Historic African American Church Seeks Public’s Help for Needed Repairs

One of Springfield’s historic African American churches is in desperate need of repairs, and the congregation is asking the public to help them restore the community landmark.

Pitts Chapel United Methodist Church began in 1847 when a group of slaves received permission to start a church. They built multiple buildings over the next 60 years, before building the current structure in 1911.

Once part of a quartet of black churches in the same part of town, Pitts is now the only one that still has a gathering congregation. Two of those churches, Washington Avenue Church and Benton Avenue AME church, are now part of Drury’s campus and used for non-church purposes. The third, Gibson Chapel, was recently demolished.

Pitts Chapel’s ceiling is falling in because of water damage. The church had placed a drop ceiling in the sanctuary but the falling plaster began to punch through the drop ceiling forcing the congregation to meet outside of the sanctuary for safety reasons.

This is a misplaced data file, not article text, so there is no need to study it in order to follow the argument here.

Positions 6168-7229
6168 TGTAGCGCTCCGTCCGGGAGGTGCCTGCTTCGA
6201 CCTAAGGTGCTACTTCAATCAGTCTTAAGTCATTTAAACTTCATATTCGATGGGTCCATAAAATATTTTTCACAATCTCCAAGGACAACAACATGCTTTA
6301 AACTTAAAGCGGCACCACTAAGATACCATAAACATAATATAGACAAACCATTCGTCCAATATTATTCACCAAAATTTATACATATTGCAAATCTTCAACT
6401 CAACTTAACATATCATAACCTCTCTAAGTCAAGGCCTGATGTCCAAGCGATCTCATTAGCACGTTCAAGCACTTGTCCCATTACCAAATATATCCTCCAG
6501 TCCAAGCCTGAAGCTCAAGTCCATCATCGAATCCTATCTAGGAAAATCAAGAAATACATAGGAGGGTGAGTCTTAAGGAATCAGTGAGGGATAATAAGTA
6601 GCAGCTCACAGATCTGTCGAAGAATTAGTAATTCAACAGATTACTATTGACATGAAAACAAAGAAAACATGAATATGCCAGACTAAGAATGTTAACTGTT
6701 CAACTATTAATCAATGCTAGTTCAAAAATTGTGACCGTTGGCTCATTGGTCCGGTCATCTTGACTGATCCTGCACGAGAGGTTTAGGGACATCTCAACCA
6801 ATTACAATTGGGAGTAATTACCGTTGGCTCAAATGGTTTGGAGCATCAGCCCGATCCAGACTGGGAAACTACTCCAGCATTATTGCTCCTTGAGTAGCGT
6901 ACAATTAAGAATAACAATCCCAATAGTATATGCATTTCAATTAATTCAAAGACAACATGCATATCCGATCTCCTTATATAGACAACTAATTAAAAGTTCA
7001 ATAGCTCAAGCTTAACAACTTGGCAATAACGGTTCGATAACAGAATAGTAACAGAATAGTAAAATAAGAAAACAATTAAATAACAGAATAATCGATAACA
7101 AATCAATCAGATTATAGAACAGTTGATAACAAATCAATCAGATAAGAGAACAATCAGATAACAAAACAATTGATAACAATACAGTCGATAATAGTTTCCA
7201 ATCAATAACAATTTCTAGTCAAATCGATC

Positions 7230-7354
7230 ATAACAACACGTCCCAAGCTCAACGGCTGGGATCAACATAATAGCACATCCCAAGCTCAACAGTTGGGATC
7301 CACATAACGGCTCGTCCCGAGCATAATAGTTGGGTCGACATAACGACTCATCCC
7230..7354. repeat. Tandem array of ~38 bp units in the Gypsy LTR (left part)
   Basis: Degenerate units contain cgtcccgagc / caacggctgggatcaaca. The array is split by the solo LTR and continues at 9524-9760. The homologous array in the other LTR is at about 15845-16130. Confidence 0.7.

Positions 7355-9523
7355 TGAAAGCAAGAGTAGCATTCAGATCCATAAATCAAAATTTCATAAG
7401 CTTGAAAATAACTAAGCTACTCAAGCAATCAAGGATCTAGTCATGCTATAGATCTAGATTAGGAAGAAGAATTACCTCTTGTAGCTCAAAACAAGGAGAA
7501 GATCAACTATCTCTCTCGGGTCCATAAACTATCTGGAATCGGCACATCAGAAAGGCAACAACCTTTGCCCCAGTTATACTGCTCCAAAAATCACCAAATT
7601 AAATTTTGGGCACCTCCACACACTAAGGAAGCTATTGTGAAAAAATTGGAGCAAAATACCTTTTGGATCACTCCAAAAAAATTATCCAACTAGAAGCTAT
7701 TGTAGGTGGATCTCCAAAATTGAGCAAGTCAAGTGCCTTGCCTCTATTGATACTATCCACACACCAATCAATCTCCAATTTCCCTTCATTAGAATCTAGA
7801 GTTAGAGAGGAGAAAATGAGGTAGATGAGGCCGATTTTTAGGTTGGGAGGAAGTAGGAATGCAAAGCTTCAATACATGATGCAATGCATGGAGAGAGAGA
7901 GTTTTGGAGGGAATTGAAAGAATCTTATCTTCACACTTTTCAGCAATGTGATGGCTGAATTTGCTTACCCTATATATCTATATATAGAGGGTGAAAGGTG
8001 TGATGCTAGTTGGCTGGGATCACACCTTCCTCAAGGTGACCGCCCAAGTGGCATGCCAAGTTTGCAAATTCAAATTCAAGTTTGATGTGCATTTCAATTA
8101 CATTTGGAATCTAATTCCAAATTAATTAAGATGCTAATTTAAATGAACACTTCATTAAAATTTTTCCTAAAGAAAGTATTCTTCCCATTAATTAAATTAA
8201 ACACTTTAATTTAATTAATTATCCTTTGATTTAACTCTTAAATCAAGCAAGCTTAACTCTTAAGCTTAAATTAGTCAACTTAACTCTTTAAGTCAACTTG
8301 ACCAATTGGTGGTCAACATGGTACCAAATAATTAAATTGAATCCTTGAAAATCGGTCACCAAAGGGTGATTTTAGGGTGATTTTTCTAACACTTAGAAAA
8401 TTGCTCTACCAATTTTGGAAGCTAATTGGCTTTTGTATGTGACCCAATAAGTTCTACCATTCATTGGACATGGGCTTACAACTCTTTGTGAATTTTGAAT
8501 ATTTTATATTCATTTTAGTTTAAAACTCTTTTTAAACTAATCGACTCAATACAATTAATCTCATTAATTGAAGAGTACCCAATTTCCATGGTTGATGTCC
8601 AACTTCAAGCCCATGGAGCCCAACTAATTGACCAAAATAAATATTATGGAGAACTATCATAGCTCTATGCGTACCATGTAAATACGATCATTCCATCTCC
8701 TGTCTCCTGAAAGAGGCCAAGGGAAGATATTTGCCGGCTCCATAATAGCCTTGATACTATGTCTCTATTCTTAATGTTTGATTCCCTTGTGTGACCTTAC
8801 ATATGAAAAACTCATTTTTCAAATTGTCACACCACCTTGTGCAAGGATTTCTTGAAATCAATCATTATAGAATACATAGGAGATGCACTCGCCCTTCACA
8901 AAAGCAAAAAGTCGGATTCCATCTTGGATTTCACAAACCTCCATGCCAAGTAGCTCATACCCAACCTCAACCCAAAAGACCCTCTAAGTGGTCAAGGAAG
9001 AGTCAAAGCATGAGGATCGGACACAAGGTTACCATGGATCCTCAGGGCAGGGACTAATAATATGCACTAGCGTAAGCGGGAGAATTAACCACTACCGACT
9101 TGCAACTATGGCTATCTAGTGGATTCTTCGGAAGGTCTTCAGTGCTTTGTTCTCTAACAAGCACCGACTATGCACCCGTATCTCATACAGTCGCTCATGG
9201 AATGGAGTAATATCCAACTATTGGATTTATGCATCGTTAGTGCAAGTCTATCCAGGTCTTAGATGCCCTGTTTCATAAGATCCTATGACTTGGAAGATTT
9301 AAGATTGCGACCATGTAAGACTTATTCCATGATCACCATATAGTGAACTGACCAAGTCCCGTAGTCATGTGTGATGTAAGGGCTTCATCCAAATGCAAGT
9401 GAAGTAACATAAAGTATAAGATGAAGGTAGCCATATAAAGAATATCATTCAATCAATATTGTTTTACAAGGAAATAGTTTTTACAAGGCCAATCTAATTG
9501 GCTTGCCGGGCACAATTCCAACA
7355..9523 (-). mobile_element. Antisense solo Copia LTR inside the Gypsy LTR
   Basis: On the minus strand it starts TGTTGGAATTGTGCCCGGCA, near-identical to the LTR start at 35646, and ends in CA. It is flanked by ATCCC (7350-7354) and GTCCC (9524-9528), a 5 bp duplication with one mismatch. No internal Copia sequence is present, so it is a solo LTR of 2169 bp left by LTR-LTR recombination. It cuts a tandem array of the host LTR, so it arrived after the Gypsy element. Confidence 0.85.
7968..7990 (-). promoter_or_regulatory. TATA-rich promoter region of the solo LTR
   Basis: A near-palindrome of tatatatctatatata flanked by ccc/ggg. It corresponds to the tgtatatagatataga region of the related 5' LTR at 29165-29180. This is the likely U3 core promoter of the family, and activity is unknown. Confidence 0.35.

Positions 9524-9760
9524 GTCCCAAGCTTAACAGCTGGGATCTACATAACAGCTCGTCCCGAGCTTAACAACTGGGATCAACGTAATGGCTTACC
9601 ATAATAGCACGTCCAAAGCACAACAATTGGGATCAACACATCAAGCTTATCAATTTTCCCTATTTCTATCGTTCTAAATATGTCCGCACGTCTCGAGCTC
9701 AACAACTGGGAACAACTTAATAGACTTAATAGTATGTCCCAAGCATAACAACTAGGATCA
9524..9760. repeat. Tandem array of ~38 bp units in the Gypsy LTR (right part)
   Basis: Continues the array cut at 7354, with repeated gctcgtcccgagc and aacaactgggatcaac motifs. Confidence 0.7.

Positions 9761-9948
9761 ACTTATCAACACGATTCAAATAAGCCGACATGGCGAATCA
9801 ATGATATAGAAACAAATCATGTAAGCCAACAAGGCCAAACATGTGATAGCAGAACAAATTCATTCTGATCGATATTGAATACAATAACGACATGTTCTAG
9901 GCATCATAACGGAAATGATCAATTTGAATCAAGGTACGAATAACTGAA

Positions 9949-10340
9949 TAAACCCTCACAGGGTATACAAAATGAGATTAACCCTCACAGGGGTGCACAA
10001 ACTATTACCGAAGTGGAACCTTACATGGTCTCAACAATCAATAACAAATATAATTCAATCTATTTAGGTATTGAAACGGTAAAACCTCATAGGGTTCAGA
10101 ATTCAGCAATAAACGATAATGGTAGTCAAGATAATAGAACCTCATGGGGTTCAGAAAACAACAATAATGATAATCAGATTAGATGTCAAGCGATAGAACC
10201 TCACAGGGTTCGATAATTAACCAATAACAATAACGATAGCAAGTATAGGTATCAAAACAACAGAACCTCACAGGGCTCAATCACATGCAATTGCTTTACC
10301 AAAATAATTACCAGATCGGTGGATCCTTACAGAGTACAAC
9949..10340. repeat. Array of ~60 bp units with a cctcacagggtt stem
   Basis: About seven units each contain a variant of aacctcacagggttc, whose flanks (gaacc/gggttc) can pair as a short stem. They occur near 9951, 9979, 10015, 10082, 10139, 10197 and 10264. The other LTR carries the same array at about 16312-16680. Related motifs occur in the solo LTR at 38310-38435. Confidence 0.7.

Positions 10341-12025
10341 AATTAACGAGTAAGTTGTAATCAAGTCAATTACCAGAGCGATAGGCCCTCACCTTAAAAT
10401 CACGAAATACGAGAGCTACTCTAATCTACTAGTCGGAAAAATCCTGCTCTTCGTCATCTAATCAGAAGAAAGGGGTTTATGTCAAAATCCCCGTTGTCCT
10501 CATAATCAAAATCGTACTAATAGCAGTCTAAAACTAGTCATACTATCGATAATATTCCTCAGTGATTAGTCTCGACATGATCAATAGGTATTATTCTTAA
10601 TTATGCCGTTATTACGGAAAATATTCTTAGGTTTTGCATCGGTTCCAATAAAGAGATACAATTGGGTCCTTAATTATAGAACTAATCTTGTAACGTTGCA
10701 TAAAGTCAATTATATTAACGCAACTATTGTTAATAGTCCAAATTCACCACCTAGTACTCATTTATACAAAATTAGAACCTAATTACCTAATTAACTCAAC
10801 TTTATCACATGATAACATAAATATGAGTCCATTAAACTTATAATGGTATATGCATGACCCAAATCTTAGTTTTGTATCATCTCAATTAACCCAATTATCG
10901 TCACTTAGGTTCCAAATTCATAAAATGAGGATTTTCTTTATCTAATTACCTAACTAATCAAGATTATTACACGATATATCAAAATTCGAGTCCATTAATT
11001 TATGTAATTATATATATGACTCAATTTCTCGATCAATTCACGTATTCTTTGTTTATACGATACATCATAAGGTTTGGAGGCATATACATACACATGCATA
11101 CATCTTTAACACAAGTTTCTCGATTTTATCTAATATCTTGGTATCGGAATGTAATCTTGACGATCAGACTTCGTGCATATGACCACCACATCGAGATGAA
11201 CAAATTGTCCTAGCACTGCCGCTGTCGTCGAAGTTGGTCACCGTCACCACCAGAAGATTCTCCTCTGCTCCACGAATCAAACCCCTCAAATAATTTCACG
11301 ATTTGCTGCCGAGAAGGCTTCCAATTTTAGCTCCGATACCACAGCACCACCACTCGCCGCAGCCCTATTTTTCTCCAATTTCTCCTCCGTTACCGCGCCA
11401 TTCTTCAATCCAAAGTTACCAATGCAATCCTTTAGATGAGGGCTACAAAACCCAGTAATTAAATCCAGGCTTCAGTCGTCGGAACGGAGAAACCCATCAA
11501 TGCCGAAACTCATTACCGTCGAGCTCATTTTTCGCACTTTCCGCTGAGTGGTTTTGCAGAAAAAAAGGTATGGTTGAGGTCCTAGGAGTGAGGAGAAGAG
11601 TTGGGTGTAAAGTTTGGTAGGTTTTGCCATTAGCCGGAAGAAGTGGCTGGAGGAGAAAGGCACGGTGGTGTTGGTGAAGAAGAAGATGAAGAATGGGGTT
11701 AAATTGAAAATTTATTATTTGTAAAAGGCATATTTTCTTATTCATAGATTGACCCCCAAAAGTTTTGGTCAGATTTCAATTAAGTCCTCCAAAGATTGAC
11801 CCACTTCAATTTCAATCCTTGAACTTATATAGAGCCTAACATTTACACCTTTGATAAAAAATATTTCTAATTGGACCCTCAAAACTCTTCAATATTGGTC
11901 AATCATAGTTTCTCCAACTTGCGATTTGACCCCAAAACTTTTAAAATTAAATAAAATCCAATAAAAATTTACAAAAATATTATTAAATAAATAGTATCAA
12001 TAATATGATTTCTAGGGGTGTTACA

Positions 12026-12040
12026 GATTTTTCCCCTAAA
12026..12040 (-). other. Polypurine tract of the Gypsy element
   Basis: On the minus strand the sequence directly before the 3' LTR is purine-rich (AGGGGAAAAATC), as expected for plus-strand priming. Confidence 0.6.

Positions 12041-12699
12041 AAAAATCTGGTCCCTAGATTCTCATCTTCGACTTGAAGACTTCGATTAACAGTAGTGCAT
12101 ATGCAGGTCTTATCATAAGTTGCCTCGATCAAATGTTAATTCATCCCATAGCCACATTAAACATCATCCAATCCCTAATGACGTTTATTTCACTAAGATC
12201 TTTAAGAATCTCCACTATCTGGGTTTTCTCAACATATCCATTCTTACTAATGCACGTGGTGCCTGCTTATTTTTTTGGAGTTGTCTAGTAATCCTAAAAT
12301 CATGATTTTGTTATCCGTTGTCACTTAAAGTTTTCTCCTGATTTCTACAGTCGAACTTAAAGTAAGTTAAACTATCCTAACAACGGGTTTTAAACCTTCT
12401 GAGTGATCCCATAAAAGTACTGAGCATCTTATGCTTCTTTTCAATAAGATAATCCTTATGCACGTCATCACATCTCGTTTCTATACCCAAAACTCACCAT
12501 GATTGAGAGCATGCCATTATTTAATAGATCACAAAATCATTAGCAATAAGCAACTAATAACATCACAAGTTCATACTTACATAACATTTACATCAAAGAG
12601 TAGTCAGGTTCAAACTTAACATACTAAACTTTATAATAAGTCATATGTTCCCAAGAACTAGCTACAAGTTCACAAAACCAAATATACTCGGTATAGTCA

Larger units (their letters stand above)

The church is hoping to not only make the necessary repairs to the ceiling, but make long-overdue upgrades to the lighting and wiring in the building, and add a wheelchair accessible bathroom. There are also other minor repairs that will need to be made related to water damage.

If you would like to find out how you can help Pitts Chapel, visit the church on their Facebook page.

(Pitts Chapel photo from their Facebook page.)

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